Mark Zuckerberg introduced Timeline, which puts all of your activity in chronological order in a visually pleasing way, during the F8 conference earlier this year. Almost like a personal webpage for Facebook, this timeline beautifully shows off your large photos, status updates, and activity, but there's also a space for your favorite apps and a big profile photo up top. Privacy is top of mind on Timeline as well, as you're able to set the privacy access for every piece of content on your timeline. Take a quick look at each section of Timeline here.
Mark Zuckerberg, Andy Samberg, and a number of other guest speakers took the stage during today's Facebook Developers Conference to introduce Timeline, alongside partnerships with Spotify, Netflix, Hulu, and lots more. Check out some of the sights from the stage during today's keynote.
Mark Zuckerberg took the stage for today's F8 keynote address earlier this morning, and if you missed all the news — which includes a brand-new way to view your profile, and lots of new partnerships — then get caught up here! Check out all the latest news below.
A new way to view your profile, Timeline gives you an in-depth look at your history on Facebook. More than just a line of activity (like your current newsfeed), Timeline feels like your own personal webpage. You'll have all of your big events front and center, with your interests, likes, and other activity running in columns down the side of the page. Even better, all activity surrounding one event can be grouped together so you can see it all at once.
Facebook's open graph will allow companies like Spotify, Hulu, Netflix, and many more, to make your entertainment more social. Demos seen today include the ability to listen to songs your friends are listening to in real time thanks to a partnership with Spotify, and similarly, you'll soon be able to watch TV and movies right in Facebook with players being released by Hulu and Netflix.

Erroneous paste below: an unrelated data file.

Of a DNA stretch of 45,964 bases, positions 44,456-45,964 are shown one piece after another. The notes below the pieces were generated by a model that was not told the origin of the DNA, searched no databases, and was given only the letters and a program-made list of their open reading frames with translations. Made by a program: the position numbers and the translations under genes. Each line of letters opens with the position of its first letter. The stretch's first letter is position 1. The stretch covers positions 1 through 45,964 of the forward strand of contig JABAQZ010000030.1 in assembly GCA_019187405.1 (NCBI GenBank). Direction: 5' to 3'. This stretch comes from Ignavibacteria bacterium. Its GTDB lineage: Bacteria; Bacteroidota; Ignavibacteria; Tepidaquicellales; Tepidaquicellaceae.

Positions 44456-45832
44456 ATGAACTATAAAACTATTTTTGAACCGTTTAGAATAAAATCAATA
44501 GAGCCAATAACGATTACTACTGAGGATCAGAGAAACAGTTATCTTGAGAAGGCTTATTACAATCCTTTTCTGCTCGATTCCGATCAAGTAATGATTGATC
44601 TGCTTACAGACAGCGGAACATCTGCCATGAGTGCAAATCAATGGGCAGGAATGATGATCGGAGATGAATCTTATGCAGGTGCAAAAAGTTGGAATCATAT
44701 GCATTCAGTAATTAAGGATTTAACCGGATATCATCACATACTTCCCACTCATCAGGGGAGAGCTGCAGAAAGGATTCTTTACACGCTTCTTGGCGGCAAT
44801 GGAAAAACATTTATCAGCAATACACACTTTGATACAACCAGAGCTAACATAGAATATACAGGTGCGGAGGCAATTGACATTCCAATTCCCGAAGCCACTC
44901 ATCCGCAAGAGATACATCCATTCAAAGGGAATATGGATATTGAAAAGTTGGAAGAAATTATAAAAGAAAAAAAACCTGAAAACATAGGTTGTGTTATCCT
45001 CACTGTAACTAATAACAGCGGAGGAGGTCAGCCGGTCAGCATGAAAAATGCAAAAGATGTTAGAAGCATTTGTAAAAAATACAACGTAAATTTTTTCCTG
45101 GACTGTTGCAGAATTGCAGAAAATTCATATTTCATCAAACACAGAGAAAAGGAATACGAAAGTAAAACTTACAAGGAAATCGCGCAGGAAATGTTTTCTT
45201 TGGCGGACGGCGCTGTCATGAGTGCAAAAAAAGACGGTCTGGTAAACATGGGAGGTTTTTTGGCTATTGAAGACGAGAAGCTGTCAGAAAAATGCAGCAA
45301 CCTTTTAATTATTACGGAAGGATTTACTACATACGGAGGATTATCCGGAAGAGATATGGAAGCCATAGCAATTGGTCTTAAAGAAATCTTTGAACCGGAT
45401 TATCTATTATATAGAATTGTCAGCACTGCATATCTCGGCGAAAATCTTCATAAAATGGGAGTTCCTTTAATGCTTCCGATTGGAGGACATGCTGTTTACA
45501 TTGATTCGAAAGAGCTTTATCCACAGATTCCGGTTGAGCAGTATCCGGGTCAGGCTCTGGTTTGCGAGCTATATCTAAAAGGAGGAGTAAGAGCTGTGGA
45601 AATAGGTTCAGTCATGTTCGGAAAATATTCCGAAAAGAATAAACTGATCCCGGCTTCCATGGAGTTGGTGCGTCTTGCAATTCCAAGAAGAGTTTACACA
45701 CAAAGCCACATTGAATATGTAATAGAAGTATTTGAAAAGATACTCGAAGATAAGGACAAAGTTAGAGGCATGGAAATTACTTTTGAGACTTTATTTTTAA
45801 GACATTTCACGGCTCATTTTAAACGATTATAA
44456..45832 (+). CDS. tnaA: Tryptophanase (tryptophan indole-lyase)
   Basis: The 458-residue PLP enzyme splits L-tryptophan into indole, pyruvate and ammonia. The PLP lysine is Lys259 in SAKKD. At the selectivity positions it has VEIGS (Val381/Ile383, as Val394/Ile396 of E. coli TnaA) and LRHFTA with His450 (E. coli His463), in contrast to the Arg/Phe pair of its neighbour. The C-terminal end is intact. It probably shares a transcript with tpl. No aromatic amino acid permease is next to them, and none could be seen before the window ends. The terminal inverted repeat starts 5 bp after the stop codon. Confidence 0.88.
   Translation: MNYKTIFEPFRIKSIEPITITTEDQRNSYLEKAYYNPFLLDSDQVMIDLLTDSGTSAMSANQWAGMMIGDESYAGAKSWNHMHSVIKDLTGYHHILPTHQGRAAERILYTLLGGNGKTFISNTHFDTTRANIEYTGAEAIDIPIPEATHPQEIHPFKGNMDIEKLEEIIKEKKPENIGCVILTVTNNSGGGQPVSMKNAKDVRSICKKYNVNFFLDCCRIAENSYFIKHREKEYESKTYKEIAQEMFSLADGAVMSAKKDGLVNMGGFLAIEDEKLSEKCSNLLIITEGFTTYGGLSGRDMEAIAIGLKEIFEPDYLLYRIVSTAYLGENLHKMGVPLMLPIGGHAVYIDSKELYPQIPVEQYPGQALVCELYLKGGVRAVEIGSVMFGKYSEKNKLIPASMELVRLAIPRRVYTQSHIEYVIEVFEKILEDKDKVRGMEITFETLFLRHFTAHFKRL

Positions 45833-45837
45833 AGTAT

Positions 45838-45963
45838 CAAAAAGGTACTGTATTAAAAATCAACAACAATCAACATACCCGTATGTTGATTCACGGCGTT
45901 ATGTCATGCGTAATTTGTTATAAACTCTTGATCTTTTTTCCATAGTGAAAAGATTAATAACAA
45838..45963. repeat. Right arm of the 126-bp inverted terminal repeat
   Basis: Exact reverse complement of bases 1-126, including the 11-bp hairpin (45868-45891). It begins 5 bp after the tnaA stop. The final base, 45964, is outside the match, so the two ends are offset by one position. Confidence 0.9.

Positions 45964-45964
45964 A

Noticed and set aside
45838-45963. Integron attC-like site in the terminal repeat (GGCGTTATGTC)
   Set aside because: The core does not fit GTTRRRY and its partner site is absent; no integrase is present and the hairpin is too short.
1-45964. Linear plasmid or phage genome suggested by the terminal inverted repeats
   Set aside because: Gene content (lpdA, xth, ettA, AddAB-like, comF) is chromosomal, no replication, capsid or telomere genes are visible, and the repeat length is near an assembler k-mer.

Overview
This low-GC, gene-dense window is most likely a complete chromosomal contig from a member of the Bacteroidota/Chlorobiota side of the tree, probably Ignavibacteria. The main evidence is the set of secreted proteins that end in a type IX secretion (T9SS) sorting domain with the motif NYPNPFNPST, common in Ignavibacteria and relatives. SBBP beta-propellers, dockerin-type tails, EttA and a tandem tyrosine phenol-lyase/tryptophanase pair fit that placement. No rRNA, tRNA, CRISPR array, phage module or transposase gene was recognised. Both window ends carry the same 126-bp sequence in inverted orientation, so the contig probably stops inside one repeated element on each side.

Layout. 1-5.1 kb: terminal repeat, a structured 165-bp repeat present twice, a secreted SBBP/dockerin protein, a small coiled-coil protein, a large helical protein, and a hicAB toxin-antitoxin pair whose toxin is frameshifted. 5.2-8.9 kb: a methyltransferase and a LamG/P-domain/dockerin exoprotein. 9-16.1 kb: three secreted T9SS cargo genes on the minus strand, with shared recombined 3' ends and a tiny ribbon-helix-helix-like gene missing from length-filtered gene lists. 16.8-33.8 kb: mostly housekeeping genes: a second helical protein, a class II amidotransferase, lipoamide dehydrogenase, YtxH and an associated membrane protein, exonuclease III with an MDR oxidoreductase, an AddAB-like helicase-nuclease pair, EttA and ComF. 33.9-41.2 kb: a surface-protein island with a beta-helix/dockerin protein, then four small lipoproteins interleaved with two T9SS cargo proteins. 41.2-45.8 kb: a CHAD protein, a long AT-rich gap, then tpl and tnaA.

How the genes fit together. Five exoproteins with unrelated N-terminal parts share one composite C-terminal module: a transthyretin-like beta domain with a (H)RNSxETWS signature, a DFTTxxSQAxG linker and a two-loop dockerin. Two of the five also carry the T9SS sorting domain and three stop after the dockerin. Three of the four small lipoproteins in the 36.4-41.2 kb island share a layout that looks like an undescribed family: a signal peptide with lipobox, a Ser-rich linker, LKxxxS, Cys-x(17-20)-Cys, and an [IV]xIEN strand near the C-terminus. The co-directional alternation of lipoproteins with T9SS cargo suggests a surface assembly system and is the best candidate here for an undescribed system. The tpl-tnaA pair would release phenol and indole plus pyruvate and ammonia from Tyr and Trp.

Apps will be more social as well. Facebook is getting deeper integration with Nike+, Foodspotting, and lots more in order to share everything you're doing, from anywhere, on any device, whether it's a PC, smartphone, or tablet.
Mark Zuckerberg introduced Timeline earlier today at the F8 keynote, and the company has released a supplemental demo video of what it looks like to use. Check it out below!
Watching TV is about to get a bit more social. If you've connected your Facebook account to sites like Hulu and Netflix, you'll soon be able to watch TV and movies right in Facebook with a few links. For example, if one of your friends is watching Glee on Hulu and shares this activity on Facebook, you'll be able to click on their update and watch the same show within Facebook thanks to some new players that these companies are building with Facebook's open graph.
Mark Zuckerberg announced the ability to listen to the same music as your friends within the new Facebook Ticker. When your friends share what they're listening to on Facebook via Spotify, those updates will show up in Ticker. By hovering over the update, you can listen to the song instantly along with them. It's a great way to share and discover new music.